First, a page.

In this case, it should be ensured that the nitrogen is bonded to the titanium and also to the carbon so an to obtain a single "conglomerate" bonded to form a single network.
In accordance with the invention, very hard protective coatings of the TiN type, or if necessary of the TiCN type, which are highly similar to the above-mentioned coatings can also be obtained by applying a method derived from the PVD technique and selecting sputtering gas containing nitrogen, rare games and, if necessary, one or n plurality of hydrocarbons and by sputtering a titanium or titanium nitride target located in the vacuum chamber.
The invention also concerns such a method.
According to the invention, this method is characterized in that the target-sputtering gas contains between 10and 70% hydrogen combined with between 0.5 and 5% boron and with between 10 and 70% of a mixture of helium and/or argon or with between 10 and 70% neon of which the role La to greatly excite and dissociate the nitrogen and hydrogen.
It should be noted that, in accordance with this feature of the invention, the boron may be in the form of B2 H6, B(CH3)3 or other nitro and/or carbo and/or hydro-boron compounds.
In conclusion, the method according to this second variant of the invention improves the texture of conventional TiN or TiCN-type coatings, whether they are obtained by the PECVD technique or the PVD technique, by increasing the dissociation of the nitrogen in the plasma and by being able to eliminate the --N═N-pseudo molecules which may ba present on the surface of the part by selective etching with atomic hydrogen.
It should be noted that for all titanium and nitrogen-based products, the choice of the optimum energy for ion bombardment depends on the nitrogen content* if there is an excess of nitrogen relative to the stoichiometric ratio, too great an energy level causes too high an increase of the interstitial nitrogen and consequently impairs the adherence of the deposits; on the contrary, if there is a lack of nitrogen relative to the stoichiometric ratio, the increase in the energy level enables the gaps to be filled, resulting in better cohesion and hardness of the material without increasing the stresses unnecessarily.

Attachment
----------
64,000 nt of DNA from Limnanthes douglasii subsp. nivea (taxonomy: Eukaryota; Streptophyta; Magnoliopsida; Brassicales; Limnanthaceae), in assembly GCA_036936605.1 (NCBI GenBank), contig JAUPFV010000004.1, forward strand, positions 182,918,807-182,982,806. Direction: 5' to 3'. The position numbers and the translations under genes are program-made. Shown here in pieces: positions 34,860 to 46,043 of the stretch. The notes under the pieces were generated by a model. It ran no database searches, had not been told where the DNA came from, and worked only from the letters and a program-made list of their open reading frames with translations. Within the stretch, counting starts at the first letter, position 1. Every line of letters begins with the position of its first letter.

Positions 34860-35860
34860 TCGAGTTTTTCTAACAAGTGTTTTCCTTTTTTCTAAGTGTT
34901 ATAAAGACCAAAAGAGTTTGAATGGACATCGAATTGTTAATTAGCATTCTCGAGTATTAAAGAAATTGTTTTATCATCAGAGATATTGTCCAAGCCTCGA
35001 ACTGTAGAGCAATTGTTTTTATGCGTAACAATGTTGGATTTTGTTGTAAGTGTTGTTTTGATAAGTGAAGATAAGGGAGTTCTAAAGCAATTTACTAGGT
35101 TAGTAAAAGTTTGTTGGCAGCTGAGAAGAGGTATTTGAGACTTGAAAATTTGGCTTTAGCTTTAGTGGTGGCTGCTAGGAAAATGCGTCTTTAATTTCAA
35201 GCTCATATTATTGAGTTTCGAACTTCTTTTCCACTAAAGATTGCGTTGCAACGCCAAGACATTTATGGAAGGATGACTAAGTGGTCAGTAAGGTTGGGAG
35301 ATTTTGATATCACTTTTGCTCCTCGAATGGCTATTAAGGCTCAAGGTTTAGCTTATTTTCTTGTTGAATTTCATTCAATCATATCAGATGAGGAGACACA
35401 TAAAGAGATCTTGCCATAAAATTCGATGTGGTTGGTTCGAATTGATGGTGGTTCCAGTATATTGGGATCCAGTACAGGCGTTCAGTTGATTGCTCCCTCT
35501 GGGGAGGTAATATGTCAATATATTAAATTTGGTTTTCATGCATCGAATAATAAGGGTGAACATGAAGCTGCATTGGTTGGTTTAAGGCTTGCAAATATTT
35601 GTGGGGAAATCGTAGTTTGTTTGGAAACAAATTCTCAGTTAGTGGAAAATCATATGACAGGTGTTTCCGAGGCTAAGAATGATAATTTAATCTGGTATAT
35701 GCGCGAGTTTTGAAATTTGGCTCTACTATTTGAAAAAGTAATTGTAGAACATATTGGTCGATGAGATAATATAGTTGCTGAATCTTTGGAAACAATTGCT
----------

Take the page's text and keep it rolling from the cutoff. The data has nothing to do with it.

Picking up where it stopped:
This situation explains the advantage in increasing the ionization and dissociation of the nitrogen owing to the presence of helium or neon.
This ionization and dissociation of the nitrogen are, of course, additional to ionization and dissociation following the infection of a greater electrical power, in particular using an additional plasma source brought about by radio-frequency, direct current or microwave discharge, provided that the stability of the discharge is not affected and the ion bombardment conditions are observed.
In accordance with a third variant of the inventions the above basic principles can likewise be adapted to the production of very hard BN-type protective coatings based on boron and nitrogen by using the PECVD or PVD technique.
Consequently, the invention also concerns a method enabling such deposits to be obtained by using one or other of the above-mentioned techniques.
It is known that, like carbon, boron nitride can be in the form of two phases a cubic phase (comparable to diamond) and a hexagonal phase (comparable to graphite),
Cubic boron nitride is a very hard deposit of the order of 6000 HV which, although less hard than CNx -type deposits, is far harder than hydrogenated amorphous carbon and has the advantage of being far more heat-stable (more than 1200° C.). Therefore, such deposits are also starting to be used, along with the above-mentioned deposits, not only for mechanical applications but also for optoelectronics, since these materials have a large electronic "gap" of the order of between 5 and 7 eV.
Moreover, research results show that the growth in these deposits, produced by the PECVD or PVD technique, from nitrogen and boron sources brings out the cubic structure when the ion bombardment energy is between 400 and 500 eV and the temperature is greater than 350° C. This is therefore a mechanism which can be likened to that of the "Lifschitz" conditions which apply for carbon.